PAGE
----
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Howard Francis Corcoran ’28

Published in Oct. 11, 1989, issue

Howie Corcoran died of cancer at his home in Washington, D.C., on May 11, 1989. He had a long and distinguished career with the federal government, culminating with 22 years of service as a judge of the U.S. District Court in Washington. He came to Princeton from Exeter and graduated from Harvard Law School in 1931. At Princeton, he played lacrosse and sang in the Glee Club. He was a member of Tower Club.

Before settling down to a career in law, Howie signed on as a crewman aboard the square-rigger Tusitala, which sailed around the Horn. Later, he paddled down the Amazon from its headwaters to its mouth. He then served with several agencies of the New Deal, including the Securities and Exchange Commission, the Tennessee Valley Authority, and the Dept. of Agriculture, before he became an assistant U.S. attorney in the Southern Dis¬trict of New York. He later was appointed U.S. attorney for that district. In 1943, he resigned to join the Army. He served in England, France, and Germany and was awarded the Bronze Star and the Croix de Guerre. After his separation (as a lieutenant colonel), he practiced law in New York and in Washington. He was appointed to the District Court in 1965 and served until he retired in 1987. He was a member of the Congressional Country Club, the Lawyers Club, the Army-Navy Club, and the Friendly Sons of St. Patrick.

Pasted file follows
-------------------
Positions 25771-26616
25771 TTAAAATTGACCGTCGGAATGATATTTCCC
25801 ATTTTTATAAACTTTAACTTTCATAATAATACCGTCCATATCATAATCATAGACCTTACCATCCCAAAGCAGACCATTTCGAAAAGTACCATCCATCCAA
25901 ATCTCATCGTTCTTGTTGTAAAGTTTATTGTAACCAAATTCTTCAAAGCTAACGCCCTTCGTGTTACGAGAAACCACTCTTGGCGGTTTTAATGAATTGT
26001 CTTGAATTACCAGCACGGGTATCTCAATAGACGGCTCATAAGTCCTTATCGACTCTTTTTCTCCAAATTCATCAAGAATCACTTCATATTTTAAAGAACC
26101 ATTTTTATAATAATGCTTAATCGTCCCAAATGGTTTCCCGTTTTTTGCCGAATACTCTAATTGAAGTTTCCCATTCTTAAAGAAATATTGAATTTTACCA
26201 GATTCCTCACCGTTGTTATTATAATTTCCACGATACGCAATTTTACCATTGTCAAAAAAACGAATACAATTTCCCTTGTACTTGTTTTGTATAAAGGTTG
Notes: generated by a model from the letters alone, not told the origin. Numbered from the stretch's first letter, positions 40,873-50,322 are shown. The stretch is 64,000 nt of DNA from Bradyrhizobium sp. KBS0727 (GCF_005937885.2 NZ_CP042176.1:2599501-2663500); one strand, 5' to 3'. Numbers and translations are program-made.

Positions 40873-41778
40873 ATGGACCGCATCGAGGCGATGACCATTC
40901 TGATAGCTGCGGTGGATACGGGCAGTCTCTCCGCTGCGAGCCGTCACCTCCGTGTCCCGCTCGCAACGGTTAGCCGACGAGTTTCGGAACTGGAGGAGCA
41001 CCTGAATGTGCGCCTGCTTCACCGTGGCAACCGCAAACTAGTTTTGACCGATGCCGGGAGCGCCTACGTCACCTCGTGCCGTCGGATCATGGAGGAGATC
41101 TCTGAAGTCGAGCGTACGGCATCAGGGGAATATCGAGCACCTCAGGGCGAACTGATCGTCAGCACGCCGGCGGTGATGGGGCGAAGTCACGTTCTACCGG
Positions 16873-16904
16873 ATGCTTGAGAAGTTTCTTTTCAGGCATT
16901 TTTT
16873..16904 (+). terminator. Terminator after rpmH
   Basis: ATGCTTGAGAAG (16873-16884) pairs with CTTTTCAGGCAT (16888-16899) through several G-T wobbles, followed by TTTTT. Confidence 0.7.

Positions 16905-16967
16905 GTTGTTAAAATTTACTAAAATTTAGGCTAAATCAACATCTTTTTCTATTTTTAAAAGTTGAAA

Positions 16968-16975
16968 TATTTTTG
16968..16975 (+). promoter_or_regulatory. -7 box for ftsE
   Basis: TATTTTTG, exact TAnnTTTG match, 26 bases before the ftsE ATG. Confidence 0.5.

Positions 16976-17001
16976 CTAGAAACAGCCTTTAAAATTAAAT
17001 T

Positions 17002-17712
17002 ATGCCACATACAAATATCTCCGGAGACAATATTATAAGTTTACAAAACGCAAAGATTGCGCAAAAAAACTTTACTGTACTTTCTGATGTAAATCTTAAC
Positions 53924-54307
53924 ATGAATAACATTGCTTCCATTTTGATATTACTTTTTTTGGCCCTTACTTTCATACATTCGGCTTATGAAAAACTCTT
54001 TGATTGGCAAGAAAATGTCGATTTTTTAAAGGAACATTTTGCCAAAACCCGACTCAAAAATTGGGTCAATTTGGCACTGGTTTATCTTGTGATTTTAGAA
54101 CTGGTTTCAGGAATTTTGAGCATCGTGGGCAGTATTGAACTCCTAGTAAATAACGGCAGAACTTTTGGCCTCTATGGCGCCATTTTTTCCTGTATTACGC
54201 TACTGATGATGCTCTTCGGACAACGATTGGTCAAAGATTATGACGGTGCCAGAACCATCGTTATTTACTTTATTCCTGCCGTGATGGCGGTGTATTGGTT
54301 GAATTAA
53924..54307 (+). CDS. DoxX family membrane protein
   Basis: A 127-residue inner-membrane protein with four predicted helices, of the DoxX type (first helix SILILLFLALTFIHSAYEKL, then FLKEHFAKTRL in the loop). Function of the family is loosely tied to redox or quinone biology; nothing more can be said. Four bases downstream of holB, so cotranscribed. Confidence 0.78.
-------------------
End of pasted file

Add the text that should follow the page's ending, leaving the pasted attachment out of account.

Howie is survived by his widow, Esther, whom he mar¬ried on May 31, 1952; his brother David M. '25; and a nephew, David M. '66. To Esther and David and his many nieces and nephews the class extends its deepest sympathy.

The Class of 1928

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